In this age of typing, what value does the written word have? The answer is: lots. Handwriting – even when it’s not in cursive – has huge impact on cognition, and it is an excellent memory and learning aid. The reason why is simple… people who write things down have to think about what they are writing, much more so than people who simply type what they hear.
Cursive writing is also a wonderful skill. It’s great for building fine-motor control and hand eye coordination. Whether you are teaching and practicing cursive, or simply just jotting things down in block print, you (and your children!) should write, write, write.
Here’s five great ways to get more writing practice in this summer without ever saying you’re practicing writing.
Write thank you notes: It’s been a long and fearful haul for many people working jobs outside of the home during the pandemic, and many of them go without much thought or recognition. Doctors, nurses, cashiers in essential services, delivery drivers, and waste collectors have served an important role in keeping our lives normal and safe during this time. Why not write them a handwritten thank you note? Bonus: we guarantee you’ll make someone very happy with your thoughtfulness!
Write out some recipes: Have you been experimenting in the kitchen at all this summer yet? When you find a new recipe you want to try, don’t print them out… write them out in a handy notepad which will keep them all together! The best part about writing out a recipe is you can feel free to modify it… and add in any of your favourite variations! And every age in the household can write out their own recipe books with their personal favourites that they love to make… and eat.
Play Boggle: What if we told you that there was a family game that was GREAT for vocabulary AND reading AND writing AND lots of fun too? Well, that game would be Boggle. It’s a wonderful, portable game that involves shaking dice with letters and trying to write down as many words as you can with three letters or more that you can find within the allotted time period. You can easily modify the game to be more friendly for younger players by increasing the timer or eliminating the letter point tally in favour of points per word. Who can find the most words in your household?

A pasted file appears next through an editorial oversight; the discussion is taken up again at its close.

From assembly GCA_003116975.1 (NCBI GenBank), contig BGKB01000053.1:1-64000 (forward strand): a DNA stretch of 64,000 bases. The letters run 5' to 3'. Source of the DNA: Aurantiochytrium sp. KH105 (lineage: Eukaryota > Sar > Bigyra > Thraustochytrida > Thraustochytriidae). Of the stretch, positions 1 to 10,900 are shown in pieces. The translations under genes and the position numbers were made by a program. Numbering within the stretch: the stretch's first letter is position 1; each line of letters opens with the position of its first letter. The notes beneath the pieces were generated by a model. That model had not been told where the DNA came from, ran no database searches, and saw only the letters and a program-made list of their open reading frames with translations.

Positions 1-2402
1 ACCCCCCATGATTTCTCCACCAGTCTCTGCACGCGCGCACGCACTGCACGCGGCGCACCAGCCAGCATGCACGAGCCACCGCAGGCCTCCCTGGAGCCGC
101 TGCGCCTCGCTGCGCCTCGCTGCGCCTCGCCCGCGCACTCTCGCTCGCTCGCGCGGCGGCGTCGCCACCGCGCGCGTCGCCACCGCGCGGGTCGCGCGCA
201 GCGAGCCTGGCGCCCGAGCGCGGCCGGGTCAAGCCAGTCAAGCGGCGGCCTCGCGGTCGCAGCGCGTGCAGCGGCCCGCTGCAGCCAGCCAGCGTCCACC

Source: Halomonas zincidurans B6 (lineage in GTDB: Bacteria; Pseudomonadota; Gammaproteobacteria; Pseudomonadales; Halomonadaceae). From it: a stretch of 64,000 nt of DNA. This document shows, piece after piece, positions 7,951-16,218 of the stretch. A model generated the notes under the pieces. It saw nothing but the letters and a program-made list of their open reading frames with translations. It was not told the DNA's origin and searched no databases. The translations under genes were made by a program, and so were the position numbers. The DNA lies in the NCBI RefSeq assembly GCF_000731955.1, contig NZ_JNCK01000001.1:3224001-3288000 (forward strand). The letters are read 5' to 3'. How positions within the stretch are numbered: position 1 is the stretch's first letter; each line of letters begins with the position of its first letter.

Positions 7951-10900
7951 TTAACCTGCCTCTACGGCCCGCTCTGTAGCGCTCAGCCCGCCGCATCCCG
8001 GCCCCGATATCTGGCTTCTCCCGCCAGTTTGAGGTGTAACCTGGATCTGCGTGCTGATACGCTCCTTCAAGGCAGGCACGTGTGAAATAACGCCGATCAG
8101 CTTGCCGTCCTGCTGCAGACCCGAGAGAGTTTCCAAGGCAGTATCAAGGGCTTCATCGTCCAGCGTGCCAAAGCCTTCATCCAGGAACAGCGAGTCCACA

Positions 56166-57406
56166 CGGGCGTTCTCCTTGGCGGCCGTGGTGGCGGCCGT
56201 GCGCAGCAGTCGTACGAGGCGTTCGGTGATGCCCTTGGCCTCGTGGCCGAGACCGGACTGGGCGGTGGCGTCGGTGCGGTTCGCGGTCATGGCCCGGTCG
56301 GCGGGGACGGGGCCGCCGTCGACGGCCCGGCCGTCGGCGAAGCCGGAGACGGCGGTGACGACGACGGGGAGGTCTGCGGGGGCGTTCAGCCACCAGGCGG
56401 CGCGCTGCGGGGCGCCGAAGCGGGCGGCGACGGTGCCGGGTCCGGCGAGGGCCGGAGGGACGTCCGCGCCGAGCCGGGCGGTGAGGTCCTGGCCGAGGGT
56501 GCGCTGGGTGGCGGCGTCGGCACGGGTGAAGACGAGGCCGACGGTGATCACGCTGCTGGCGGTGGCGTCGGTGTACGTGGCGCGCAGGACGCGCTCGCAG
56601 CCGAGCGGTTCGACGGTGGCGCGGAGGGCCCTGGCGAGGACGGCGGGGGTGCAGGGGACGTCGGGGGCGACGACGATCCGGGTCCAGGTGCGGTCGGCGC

And on that note, playing Hangman is a great choice for older kids too!
Write some positive messages on the sidewalks: Since many of us have nowhere to go, we’re staying around the house and neighbourhood more. Break out the sidewalk chalk and write happy messages and pretty doodles to anybody who may be walking by to read them.
Encourage journaling: Whether keeping a personal diary or taking specific notes for a purpose – such as a nature journal – journaling is a great, guaranteed way to get some regular writing practice in all week long!
What do you love to write down the most?
Related Articles View All
This week’s Teachers on Call Hooked on Books interviews author Chris Ferrie, who's math and science books are aimed at infants.
This week’s Teachers on Call Hooked on Books is devoted to an author and illustrator, Barbara Reid who uses art to enhance words.
Teachers on Call is celebrating the classic story of The Secret Garden, which has recently been reprised for a new generation of movie watchers